May 10, 2018

Water decision deserved public discussion

Erin town councillors could have shown some courtesy by at least pretending to have a public discussion about getting rid of the water department.
Instead, after a lengthy closed session on April 24 and a brief public slide show by a consultant, they voted 3-2 to negotiate a contract with the Ontario Clean Water Agency (OCWA) to take over water operations.
One of the most important decisions in the town’s history was taken without public notice, and without a public discussion of the strategy by councillors or staff.
With OCWA promising to save urban ratepayers $200,000 a year, it could be an excellent decision. It comes with risks, however, and with many ancient water pipes to replace and more wells needed, the savings could be a drop in the bucket. 
Normally, councillors and the public get a chance to consider major proposals well in advance. In this case, the matter was a single line on the agenda. The town had commissioned an independent cost-benefit analysis, comparing the existing operations to two outside bids.
Normally a consultant’s presentation is printed in the agenda, so people have at least two days to think and react. In this case there was nothing.
Normally there is a staff report analyzing the pros and cons – something that had been promised on this issue – but again there was nothing. The explanation from communications officer Jessica Spina is that a recommendation from CAO Nathan Hyde would “eliminate the objectivity” of the consultant’s report.
Water superintendent Joe Babin was not allowed to speak during or after the meeting. Maybe he has some advice for council that the public should hear.
A complex matter like outsourcing water requires discussion. When did that discussion take place? Council never saw the request for proposals that went out in February.
A section of the April 24 meeting was legitimately closed to the public for matters of labour relations, employee negotiations or litigation. Other possible exemptions for confidential information and outside negotiations were not claimed. The Municipal Act limits discussion to specified topics.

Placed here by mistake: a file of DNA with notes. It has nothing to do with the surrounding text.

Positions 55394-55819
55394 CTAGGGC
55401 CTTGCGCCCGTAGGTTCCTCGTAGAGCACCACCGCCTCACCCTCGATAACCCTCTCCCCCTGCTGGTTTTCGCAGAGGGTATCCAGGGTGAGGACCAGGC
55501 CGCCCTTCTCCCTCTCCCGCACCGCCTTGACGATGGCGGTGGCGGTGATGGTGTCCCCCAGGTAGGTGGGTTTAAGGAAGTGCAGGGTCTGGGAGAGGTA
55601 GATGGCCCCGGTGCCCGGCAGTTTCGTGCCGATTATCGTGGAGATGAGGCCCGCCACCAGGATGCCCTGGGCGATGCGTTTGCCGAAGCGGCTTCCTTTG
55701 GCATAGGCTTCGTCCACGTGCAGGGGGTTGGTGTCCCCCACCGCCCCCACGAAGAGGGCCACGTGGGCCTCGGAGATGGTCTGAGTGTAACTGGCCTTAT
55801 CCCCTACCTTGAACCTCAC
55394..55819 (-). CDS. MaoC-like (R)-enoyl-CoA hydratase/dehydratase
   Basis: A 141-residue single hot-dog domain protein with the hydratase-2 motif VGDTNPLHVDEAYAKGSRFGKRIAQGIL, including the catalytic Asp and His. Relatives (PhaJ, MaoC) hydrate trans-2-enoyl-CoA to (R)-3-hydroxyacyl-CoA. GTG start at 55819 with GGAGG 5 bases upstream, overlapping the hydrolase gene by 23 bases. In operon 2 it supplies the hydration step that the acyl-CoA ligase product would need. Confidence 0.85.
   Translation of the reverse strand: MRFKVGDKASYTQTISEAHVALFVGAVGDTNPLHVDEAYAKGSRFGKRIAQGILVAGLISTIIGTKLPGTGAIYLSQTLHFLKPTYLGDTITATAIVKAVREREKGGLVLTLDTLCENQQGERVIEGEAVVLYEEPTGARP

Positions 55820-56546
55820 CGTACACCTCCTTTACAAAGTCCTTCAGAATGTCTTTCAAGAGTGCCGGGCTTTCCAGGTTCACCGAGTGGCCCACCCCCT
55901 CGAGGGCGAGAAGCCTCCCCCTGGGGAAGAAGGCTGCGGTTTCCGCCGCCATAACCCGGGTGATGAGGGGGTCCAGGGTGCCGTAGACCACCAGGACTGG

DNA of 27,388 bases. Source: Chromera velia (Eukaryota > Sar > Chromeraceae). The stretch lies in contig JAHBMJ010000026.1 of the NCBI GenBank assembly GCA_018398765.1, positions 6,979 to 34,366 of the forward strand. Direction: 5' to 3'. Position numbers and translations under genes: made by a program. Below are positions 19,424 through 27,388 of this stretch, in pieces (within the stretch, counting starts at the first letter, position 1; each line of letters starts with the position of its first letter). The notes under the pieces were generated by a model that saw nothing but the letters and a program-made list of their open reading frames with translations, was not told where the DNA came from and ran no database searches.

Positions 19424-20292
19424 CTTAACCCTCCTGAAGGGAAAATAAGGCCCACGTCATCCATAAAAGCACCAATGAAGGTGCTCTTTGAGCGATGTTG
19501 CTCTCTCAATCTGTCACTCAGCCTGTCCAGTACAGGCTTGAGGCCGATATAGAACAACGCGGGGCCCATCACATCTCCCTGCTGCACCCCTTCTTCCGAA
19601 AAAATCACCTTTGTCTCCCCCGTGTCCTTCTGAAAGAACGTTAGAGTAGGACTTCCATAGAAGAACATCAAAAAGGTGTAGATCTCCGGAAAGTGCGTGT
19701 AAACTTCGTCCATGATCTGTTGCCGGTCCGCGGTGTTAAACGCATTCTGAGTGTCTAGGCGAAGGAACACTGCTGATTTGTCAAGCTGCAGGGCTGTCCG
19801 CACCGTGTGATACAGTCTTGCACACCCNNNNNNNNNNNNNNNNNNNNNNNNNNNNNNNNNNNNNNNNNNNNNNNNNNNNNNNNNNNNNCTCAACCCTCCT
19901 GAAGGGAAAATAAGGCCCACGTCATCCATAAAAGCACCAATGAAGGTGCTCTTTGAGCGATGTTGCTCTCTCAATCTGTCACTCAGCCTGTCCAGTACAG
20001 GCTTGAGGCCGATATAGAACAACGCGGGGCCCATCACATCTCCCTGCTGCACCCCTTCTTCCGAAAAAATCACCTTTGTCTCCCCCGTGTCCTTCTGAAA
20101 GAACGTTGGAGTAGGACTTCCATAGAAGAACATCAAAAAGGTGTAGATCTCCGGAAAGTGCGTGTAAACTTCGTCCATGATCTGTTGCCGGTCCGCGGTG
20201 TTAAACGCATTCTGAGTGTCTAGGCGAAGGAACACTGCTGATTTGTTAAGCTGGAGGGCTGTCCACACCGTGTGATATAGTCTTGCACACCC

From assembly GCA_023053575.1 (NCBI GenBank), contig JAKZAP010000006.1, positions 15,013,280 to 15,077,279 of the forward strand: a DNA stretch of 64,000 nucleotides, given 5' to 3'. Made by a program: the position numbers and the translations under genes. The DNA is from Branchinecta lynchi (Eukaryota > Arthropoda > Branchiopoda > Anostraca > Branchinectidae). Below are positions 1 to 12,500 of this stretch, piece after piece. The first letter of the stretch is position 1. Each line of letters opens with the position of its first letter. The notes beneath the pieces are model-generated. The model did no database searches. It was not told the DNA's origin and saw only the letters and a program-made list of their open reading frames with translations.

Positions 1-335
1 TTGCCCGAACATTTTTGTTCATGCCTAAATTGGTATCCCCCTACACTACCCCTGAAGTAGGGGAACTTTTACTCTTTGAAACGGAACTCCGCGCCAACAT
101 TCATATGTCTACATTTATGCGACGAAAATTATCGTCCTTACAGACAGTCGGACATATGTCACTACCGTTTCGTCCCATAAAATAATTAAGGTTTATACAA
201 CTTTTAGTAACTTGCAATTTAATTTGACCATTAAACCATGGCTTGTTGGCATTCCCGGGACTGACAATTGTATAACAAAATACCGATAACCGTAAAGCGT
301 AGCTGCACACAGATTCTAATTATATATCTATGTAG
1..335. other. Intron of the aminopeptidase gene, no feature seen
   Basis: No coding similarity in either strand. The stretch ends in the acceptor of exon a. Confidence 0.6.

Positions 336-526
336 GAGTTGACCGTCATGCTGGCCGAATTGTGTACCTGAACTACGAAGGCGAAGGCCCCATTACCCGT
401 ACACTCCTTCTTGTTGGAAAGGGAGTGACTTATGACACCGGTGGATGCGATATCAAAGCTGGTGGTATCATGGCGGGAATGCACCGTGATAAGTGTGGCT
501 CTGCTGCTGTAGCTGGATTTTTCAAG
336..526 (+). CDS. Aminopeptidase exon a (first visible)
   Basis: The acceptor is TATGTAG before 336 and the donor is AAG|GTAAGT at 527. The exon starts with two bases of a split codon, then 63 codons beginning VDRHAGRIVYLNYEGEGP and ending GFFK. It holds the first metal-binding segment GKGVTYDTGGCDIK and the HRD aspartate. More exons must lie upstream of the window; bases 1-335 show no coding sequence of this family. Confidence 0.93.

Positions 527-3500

Spina said that in closed session, the consultant “provided an objective view regarding the water department’s operation”, with an “overview of the department’s financial records which included proprietary information”, and that questions were asked about the analysis “as it pertains to staffing and department finances”. 
Any new strategy might be construed as impacting labour relations. There will be grey areas, but it would be advisable (though perhaps not convenient) to deal with sensitive personnel and negotiation issues in closed session, while discussing others in public.
These would include the concept of outsourcing, water quality monitoring, response to emergencies, criteria for extra costs, dispute resolution, performance in other municipalities and the option to have OCWA manage future wastewater.
In 2016, closed meeting investigator John Maddox urged Erin to keep meetings open to the public whenever possible.
“If in doubt, you should probably err on the side of caution and stay open,” he said. Councillors must limit discussion to the announced reason for the closed session, and not “wander off-topic”.
Some councillors were clearly uncomfortable when they returned from the recent closed session, having been warned not to reveal details. Councillors Jeff Duncan and John Brennan voted against starting OCWA negotiations, with concern that the mayor and CAO would be authorized to sign the contract without council seeing it.
Coun. Matt Sammut, a vocal critic of water costs, voted Yes, but had concerns about “impacting a number of lives”. He had second thoughts about his vote, but could not change it. He said if negotiators see “holes” in the deal, it should still come back to council. Mayor Al Alls told councillors to forward concerns privately to the negotiating team.
The mayor and CAO may have got their way, but at what cost? Considering that they recently promised to improve communications with the public, the meeting was still a disaster.